Behind Brown Eyes

Friday, October 30, 2009

As the scorching sun nestled into the ocean, the prayer call boomed out of every residential microphone, leaving the usually busy streets eerily empty. Time ticked away to the hour of iftar where Muslims ‘breakfast’, their first full meal of the day.

Kneeling amidst her family, eleven year old Najea Nassir offered her prayers and broke her fast with some dates and milk given by her mother. Excitements coupled with anxiety were clearly evident from her facial expression for this year was special to her, as it marked her very first Ramadan.

It was Day 19 of Ramadan, the holiest month in the Islamic calendar, when Muslims all around the world refrain from food and drink during daylight hours, donate to the unfortunate and - above all – devote themselves completely in prayer. Like Najea, children as young as ten are part of these customs bestowing values that are much bigger than themselves. ‘My first few days of fasting were plain tough, she explained reminiscing her initial days of fast. With school and the unbearable heat I almost thought it was impossible, but I saw some of my friends also following the fast and even my own sister did when she was my age. I knew that with some patience and encouragement I could complete my first Ramadan’ smiled Najea, the brown eyed sixth grader proudly revealing a big toothy grin. Besides fasting Najea does her bit by collecting coins or money to donate to the needy, help cook meals for breaking the day's fast and read Qur'an with the family in the evening.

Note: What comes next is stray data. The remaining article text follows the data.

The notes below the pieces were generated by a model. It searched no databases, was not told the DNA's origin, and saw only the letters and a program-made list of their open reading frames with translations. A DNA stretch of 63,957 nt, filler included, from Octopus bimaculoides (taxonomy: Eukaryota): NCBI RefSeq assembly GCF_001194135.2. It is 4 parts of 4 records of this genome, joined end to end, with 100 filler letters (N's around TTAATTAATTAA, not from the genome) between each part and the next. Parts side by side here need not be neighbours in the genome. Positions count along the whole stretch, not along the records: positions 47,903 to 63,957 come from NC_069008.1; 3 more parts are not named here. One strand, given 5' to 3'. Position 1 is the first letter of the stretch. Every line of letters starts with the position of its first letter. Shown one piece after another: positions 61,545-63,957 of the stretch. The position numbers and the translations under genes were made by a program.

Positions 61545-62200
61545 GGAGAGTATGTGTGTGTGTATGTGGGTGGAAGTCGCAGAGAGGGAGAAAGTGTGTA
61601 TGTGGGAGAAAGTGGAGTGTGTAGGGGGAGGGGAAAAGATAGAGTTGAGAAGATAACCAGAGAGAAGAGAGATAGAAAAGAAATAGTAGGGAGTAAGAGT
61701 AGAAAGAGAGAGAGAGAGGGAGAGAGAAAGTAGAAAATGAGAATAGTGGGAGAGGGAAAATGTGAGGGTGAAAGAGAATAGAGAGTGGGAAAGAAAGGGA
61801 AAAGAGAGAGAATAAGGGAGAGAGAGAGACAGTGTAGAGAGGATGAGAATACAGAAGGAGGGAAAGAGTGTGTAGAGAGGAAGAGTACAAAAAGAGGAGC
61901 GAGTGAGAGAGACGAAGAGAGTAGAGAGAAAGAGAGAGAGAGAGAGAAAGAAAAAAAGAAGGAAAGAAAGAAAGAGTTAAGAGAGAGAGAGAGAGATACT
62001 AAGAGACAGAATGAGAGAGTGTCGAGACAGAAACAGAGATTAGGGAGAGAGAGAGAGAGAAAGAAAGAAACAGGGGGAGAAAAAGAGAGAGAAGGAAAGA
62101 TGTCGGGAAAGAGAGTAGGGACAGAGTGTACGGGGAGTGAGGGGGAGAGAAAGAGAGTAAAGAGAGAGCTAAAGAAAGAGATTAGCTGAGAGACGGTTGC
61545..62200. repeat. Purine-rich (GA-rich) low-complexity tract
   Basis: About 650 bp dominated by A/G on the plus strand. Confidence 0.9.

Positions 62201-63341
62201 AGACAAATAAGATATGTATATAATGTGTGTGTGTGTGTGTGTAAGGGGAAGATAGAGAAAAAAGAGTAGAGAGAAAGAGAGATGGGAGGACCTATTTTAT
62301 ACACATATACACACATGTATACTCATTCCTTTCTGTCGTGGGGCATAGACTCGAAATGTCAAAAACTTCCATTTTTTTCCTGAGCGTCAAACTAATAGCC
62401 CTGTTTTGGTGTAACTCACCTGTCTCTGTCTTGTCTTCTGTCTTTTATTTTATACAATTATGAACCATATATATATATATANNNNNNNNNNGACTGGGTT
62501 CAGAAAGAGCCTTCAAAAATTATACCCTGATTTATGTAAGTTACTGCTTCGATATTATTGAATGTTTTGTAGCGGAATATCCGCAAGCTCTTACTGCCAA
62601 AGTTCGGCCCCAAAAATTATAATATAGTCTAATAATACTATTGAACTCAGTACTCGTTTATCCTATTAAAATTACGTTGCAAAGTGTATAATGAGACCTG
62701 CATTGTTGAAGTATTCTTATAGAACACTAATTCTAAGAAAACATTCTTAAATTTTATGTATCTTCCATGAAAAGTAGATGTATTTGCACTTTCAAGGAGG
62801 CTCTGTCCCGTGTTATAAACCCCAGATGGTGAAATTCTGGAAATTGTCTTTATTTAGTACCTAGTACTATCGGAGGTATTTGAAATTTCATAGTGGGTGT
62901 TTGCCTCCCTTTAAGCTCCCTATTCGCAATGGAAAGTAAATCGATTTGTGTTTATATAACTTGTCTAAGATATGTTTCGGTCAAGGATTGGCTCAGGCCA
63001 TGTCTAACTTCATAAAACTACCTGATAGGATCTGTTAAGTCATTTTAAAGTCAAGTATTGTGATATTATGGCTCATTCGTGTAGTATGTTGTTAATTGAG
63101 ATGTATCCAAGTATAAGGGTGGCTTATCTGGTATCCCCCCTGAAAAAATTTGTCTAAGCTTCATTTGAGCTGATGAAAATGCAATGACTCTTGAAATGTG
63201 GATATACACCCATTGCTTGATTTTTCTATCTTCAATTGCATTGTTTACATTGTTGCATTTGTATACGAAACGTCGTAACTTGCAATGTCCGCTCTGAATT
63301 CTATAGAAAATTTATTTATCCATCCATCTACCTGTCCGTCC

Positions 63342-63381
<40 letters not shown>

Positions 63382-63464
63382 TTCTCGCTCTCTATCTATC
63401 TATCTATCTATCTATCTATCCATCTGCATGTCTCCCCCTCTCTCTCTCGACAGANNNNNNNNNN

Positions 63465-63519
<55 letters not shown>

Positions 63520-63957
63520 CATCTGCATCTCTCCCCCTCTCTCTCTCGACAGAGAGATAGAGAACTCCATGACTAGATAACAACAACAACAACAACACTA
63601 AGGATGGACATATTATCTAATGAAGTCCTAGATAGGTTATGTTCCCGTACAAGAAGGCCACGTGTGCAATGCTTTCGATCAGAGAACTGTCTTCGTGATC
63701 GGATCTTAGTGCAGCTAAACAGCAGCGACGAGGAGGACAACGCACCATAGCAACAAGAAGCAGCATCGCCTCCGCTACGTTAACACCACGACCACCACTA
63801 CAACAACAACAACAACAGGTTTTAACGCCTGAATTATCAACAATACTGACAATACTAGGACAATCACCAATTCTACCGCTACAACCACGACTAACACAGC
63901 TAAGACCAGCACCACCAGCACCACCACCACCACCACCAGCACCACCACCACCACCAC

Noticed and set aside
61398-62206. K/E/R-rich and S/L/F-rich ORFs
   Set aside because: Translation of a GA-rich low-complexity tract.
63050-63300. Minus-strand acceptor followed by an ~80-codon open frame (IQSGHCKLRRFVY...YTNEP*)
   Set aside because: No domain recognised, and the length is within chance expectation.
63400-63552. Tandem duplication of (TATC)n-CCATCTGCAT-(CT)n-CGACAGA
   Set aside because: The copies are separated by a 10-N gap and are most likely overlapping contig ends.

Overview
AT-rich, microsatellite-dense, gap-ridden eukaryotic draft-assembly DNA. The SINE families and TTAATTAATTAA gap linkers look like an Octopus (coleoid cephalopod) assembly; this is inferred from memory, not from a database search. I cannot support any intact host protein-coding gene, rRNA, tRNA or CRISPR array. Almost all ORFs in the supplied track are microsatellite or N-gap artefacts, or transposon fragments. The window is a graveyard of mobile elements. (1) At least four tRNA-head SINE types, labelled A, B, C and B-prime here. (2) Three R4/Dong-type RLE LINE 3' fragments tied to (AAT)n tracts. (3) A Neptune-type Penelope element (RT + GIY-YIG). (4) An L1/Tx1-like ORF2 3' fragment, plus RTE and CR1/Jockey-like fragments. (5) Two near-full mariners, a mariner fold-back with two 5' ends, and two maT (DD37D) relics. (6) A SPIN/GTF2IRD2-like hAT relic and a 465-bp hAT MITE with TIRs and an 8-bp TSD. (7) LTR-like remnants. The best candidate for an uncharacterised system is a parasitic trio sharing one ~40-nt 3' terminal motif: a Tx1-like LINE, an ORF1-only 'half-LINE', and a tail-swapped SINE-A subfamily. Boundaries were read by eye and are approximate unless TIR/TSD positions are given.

Some children fast for a part of a day, or for one day on the weekend, especially in the shorter winter months. Children enjoy the "grown-up" feeling that they receive when they are participating in the special events of the family and community. But there is more to Ramadan than fasting itself, generosity, self-restraint, spirituality, discipline and self-actualization are traits that are naturally endured ultimately making a better Muslim.


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